(6000 to first European contact)
The York River established its present form about 4,700 years ago and has been used by the Algonquin for thousands of years. The York River was called the “Shawashkong”, meaning “crooked to the treetops” in Algonquin. It flows into the Madawaska River (meaning “reeds at the fork in the river” which then flows into the Ottawa River. (Kichisippi, meaning big river)
The Algonquin residing within the Shawashkong watershed, hunted in the forests using spears and bow and arrow. From the rivers and lakes, fish such as trout, pickerel, and the American eel, were caught using nets woven from plant fibers, wooden traps, stone weirs, and fish spears.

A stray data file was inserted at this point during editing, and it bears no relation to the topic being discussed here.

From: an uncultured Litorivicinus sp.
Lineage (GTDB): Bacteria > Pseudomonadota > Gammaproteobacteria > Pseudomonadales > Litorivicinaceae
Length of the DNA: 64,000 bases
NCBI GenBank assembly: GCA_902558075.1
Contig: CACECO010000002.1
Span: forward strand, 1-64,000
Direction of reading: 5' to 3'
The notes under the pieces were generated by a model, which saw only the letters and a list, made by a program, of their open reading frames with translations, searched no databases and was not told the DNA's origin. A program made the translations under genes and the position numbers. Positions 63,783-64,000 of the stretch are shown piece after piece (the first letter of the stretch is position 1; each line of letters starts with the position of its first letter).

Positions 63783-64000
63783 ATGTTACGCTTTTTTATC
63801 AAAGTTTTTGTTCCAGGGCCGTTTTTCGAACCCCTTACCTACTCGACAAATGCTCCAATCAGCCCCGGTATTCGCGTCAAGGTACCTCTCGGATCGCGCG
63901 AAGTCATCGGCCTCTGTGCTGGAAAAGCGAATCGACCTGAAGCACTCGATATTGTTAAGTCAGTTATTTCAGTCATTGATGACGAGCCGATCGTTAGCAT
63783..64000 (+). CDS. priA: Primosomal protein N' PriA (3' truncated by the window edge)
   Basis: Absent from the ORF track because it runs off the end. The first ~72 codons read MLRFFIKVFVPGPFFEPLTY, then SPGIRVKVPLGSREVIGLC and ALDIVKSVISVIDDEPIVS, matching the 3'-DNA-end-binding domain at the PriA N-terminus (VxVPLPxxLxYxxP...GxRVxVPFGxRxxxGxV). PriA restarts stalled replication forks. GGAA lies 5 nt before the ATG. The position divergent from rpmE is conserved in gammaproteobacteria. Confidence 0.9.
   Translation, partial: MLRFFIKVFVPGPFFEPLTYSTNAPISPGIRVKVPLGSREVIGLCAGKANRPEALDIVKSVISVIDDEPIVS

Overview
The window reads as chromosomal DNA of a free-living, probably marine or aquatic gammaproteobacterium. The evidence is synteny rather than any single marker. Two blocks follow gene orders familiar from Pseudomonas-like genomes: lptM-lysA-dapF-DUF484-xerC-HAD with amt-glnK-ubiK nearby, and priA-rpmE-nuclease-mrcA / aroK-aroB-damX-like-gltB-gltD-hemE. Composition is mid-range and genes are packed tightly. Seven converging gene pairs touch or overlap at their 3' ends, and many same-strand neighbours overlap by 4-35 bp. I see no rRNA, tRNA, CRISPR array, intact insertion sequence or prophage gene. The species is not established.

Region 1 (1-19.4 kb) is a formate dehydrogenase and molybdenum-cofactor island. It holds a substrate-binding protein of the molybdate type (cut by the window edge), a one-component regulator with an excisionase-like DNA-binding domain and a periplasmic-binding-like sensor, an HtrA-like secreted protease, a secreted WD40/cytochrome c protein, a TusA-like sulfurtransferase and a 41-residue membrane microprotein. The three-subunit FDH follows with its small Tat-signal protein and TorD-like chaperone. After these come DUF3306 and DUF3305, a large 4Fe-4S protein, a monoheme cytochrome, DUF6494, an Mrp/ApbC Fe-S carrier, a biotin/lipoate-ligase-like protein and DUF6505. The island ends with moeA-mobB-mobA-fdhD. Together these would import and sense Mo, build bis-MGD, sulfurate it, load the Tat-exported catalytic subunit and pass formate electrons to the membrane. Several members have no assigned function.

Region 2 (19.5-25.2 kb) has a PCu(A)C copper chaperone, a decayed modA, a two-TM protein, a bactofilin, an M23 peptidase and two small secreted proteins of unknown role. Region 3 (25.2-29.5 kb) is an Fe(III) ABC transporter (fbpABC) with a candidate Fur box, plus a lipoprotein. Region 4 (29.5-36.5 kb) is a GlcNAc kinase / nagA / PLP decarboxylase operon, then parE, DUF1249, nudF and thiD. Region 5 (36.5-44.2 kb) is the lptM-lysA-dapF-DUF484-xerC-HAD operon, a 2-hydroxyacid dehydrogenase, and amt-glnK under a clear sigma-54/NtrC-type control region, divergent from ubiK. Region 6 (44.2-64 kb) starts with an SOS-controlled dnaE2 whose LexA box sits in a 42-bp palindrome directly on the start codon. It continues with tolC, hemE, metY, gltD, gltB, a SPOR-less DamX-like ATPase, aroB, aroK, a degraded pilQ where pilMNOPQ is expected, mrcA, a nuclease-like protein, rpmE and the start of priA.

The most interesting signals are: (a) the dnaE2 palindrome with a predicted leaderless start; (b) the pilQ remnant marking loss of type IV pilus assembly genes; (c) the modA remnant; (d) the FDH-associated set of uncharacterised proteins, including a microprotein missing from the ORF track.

Being masters of canoe making and canoe travel, Algonquins used an extensive system of canoe and portage routes to move between various encampment areas throughout their territory. Travels were based on the seasonal needs of acquiring resources for survival.
Picture an Algonquin family travelling from a large summer village as far away as the Madawaska River and travelling to their winter hunting territory at the head waters of the York River, within what is now, Algonquin Park, and repeating that journey twice a year.
Seasonal camping areas were used year after year for hundreds and thousands of years. Evidence of these campsites exist at numerous archaeological sites along the York and Madawaska rivers.
The point of land with the river bending around where Tim Hortons is located, would have been an ideal camping area for Algonquin people travelling the river, with the cliffs of Eagles Nest towering looming high above them. What an amazing place to camp!